The first essential value of the detective story lies in this, that it is the earliest and only form of popular literature in which is expressed some sense of the poetry of modern life. Men lived among mighty mountains and eternal forests for ages before they realized that they were poetical; it may reasonably be inferred that some of our descendants may see the chimney-pots as rich a purple as the mountain-peaks, and find the lamp-posts as old and natural as the trees. Of this realization of a great city itself as something wild and obvious the detective story is certainly the ‘Iliad.’ No one can have failed to notice that in these stories the hero or the investigator crosses London with something of the loneliness and liberty of a prince in a tale of elfland, that in the course of that incalculable journey the casual omnibus assumes the primal colours of a fairy ship. The lights of the city begin to glow like innumerable goblin eyes, since they are the guardians of some secret, however crude, which the writer knows and the reader does not.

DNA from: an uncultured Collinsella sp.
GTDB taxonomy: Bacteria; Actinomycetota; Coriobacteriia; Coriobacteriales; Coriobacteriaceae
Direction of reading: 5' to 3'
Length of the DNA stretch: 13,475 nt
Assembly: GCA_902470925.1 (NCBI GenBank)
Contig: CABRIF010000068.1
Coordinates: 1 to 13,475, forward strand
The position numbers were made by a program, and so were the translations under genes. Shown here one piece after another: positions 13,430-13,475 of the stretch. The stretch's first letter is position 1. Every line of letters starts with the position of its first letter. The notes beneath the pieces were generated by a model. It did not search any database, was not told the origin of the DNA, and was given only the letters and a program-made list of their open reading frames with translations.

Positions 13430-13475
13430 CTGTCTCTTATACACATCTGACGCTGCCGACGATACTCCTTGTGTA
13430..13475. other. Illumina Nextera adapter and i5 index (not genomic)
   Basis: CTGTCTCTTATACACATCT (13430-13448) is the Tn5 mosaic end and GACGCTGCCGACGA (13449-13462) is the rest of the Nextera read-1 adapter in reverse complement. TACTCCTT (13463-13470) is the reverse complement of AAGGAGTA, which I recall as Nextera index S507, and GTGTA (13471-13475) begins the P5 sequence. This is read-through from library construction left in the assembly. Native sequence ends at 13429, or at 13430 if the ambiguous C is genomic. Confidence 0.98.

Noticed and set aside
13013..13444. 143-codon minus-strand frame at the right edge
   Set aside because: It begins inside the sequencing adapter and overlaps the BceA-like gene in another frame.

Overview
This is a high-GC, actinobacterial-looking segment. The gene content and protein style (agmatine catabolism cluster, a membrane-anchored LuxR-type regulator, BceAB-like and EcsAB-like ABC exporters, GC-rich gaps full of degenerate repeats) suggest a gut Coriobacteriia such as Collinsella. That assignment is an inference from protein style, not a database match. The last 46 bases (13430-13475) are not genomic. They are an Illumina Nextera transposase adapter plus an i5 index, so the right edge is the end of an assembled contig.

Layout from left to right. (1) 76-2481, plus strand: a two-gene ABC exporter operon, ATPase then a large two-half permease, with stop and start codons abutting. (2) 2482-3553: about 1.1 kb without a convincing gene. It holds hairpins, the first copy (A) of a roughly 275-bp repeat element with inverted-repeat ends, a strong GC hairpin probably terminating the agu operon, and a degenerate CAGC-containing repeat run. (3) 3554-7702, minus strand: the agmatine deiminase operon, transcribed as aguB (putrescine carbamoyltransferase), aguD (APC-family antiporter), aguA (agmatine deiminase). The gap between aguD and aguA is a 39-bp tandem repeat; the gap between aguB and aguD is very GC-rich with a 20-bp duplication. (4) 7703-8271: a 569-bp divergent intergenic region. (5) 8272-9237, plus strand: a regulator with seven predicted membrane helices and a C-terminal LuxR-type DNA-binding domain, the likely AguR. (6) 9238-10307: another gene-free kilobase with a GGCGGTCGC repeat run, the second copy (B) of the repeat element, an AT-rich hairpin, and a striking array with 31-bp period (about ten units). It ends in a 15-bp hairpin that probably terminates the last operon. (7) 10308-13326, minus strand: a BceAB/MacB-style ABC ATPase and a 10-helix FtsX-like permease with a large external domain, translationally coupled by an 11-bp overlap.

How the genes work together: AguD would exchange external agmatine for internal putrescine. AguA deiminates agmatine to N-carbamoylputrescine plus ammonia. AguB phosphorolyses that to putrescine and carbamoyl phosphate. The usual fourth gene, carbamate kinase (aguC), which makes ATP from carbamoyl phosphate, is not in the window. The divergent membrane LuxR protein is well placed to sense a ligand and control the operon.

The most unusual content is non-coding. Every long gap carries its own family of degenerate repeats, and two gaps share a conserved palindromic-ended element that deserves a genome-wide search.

— The Defendant (1901).